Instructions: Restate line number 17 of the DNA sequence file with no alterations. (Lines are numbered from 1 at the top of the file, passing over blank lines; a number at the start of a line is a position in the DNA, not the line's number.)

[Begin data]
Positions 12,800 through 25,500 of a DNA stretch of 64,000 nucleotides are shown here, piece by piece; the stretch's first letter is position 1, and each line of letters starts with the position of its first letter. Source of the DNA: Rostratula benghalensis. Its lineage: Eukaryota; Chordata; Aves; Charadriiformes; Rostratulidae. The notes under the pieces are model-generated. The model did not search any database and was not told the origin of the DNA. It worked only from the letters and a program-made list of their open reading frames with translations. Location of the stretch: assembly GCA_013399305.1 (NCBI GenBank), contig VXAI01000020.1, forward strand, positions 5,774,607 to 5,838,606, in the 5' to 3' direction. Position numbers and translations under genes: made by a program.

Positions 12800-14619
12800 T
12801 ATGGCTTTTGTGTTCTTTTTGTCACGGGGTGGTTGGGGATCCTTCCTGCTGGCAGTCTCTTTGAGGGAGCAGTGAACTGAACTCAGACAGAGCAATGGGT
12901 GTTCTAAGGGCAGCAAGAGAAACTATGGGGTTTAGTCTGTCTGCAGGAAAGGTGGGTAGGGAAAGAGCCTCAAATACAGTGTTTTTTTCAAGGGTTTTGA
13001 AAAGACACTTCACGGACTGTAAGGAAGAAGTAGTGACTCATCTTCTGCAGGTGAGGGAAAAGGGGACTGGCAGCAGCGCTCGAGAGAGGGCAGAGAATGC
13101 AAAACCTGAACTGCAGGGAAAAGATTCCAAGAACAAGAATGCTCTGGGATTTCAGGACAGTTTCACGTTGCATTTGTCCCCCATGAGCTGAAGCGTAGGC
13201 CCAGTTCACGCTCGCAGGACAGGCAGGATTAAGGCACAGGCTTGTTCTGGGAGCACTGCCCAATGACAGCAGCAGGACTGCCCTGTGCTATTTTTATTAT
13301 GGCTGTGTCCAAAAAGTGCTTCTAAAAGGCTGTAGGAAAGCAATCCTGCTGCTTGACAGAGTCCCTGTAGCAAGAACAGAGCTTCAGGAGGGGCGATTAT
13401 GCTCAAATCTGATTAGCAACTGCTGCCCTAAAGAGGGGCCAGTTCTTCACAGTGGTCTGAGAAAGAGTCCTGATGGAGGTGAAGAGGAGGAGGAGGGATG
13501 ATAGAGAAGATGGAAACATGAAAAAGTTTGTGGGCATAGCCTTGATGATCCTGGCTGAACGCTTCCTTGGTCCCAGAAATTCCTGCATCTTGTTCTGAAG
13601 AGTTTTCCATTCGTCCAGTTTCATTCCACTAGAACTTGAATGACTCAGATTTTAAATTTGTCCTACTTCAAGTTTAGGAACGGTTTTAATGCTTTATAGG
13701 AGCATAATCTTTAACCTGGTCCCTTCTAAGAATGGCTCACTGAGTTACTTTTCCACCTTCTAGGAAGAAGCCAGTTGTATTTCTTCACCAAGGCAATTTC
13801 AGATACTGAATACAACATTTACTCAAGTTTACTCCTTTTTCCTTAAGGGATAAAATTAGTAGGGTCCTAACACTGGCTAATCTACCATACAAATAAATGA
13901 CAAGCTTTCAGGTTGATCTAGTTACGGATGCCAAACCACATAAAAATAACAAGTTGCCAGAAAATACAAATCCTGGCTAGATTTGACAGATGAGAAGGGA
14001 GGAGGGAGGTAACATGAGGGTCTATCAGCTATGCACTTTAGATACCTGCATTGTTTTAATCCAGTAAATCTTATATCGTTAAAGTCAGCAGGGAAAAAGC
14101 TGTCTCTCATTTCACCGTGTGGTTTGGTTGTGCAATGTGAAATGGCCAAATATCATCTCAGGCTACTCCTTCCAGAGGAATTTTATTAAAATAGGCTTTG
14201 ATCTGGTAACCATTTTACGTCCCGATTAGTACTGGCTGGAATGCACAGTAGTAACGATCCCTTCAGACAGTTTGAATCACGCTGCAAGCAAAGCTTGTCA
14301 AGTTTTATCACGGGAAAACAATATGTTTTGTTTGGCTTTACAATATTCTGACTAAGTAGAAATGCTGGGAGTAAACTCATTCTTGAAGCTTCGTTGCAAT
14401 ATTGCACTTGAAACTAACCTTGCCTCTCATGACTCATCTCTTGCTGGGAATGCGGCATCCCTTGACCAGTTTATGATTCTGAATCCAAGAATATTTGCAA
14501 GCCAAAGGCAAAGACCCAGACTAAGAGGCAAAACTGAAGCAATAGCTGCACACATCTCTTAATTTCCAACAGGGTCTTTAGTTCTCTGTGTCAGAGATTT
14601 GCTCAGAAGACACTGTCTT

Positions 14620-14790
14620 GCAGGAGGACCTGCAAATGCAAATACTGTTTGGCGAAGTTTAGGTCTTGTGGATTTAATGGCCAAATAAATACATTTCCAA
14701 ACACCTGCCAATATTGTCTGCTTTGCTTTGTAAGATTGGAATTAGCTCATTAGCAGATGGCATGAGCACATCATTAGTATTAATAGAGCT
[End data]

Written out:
14101 TGTCTCTCATTTCACCGTGTGGTTTGGTTGTGCAATGTGAAATGGCCAAATATCATCTCAGGCTACTCCTTCCAGAGGAATTTTATTAAAATAGGCTTTG